A couple weeks ago, NPR ran a segment called When a Resume of Failure Becomes a Recipe for Success. Listening to it got me thinking about the role of failures and embracing failures in the MBA application process.
When you apply to business school, it’s natural to want to put your best foot forward and only talk about your successes. But when everyone is doing this, one way to differentiate yourself is by making your failures part of your story too.
Here are some things to keep in mind for taking advantage of failures in your application.
1. Demonstrate awareness
Awareness is a trait with a high premium in the application process. Talking about a failure is an opportunity to show that you can read a situation, reflect on it, and draw conclusions from it.
Adcoms are always on the lookout for self-awareness, and discussing a time when things didn’t go your way is a great opening to show that you have this important skill.
2. Take ownership
Whatever your failure, assuming responsibility for it rather than trying to pass on blame will make your application much more compelling. Own your role and never pass the buck to someone else.
3. Highlight lessons learned
What did you learn from the experience? More importantly, how did the failure change your thinking or your actions?
If you have a concrete event you can talk about that shows growth and demonstrates leadership, that can be an interesting and refreshing point of view.
4. Demonstrate maturity
As you’re recounting what happened, show that you’re able to deal with setbacks in a mature way. This ties into all the previous points – be self-aware, don’t try to exonerate yourself, and take something away from the experience.
5. Have a sense of humour
One of the concerns admissions people sometimes have, especially for candidates with exceptional accomplishments – what I call “walk-on-water” candidates – is that it’s not clear how these students will react to failure. Are they prepared to deal with failure, something they haven’t encountered before?
If you have a very strong profile, one way to preempt these questions is to use some self-deprecating humour. Laughing at yourself a little will show that you don’t take yourself too seriously.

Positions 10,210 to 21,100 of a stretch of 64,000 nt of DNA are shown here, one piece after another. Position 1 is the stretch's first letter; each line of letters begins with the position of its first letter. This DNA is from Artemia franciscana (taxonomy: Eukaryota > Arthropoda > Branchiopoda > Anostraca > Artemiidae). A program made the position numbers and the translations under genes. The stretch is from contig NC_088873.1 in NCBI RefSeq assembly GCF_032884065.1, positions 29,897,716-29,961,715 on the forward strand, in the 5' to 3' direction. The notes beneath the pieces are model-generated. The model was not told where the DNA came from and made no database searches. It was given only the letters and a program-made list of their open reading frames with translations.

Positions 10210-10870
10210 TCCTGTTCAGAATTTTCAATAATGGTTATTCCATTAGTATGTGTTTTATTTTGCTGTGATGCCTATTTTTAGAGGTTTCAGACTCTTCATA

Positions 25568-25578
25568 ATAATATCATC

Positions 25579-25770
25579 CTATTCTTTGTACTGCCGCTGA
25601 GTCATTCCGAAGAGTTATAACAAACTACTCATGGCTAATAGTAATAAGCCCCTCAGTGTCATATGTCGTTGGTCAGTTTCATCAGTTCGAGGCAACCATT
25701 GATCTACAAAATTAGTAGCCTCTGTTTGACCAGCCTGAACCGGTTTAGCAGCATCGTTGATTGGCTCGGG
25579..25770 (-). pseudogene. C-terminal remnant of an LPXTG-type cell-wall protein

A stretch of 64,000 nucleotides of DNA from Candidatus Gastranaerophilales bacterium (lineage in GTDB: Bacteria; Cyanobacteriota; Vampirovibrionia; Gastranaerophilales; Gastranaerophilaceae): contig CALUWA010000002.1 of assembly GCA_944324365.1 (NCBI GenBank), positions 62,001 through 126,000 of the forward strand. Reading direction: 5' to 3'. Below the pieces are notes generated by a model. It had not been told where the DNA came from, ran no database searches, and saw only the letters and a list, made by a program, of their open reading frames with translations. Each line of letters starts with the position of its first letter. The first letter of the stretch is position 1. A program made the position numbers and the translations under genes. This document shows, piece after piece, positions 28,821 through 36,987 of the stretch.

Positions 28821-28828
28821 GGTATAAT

6. Tell a turnaround story
Comeback stories are great B-school application material. Admissions people love a story with an unexpected ending, and they like to root for the underdog.
Highlighting a significant failure or mistake that you bounced back from and reflecting on how that experience shaped you can grab adcoms’ attention and demonstrate many of the qualities that make a B-school applicant stand out.
There are a lot of different kinds of failures you can talk about in MBA applications, but whatever failure you choose, make sure it’s not something trite or fluffy. Save the story about the time you snuck the car out of the garage and crashed it into your neighbour’s hedge!
Instead, go for something truly meaningful. This can be a high-reward approach, but it can also be a high-risk approach, so make sure you have your story vetted by a seasoned admissions professional to make sure it really works.
Overall, the natural impulse is to want to talk about all your successes in your B-school application, so exploring a time you failed at something can be a refreshing approach to take. Especially for people with strong profiles who have all the boxes checked, it can add another dimension.
Even if you don’t make your whole essay about failure, one of these comeback stories can still be a data point in your larger narrative. You can keep it as a brief moment in your essay that you use to highlight traits like self-awareness, taking ownership, maturity and humour.
Ultimately, telling a failure story can be a good way to make your B-school application a success story. Now, if that’s not enough, here’s one more thing you can do: sign up for our free assessment to get a better idea of where you stand!